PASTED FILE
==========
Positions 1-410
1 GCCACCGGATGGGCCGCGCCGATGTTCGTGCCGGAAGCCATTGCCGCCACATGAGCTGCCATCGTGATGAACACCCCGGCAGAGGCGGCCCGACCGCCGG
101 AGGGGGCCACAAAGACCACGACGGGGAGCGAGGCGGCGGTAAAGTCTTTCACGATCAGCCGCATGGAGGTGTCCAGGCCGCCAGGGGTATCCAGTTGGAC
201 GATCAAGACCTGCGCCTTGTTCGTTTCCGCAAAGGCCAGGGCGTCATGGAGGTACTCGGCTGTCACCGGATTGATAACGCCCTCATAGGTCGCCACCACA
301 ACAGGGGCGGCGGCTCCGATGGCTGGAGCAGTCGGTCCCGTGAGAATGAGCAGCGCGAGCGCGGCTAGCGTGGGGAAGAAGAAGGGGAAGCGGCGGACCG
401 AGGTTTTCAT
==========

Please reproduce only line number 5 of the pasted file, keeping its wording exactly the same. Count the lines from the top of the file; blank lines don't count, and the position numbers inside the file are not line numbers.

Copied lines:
301 ACAGGGGCGGCGGCTCCGATGGCTGGAGCAGTCGGTCCCGTGAGAATGAGCAGCGCGAGCGCGGCTAGCGTGGGGAAGAAGAAGGGGAAGCGGCGGACCG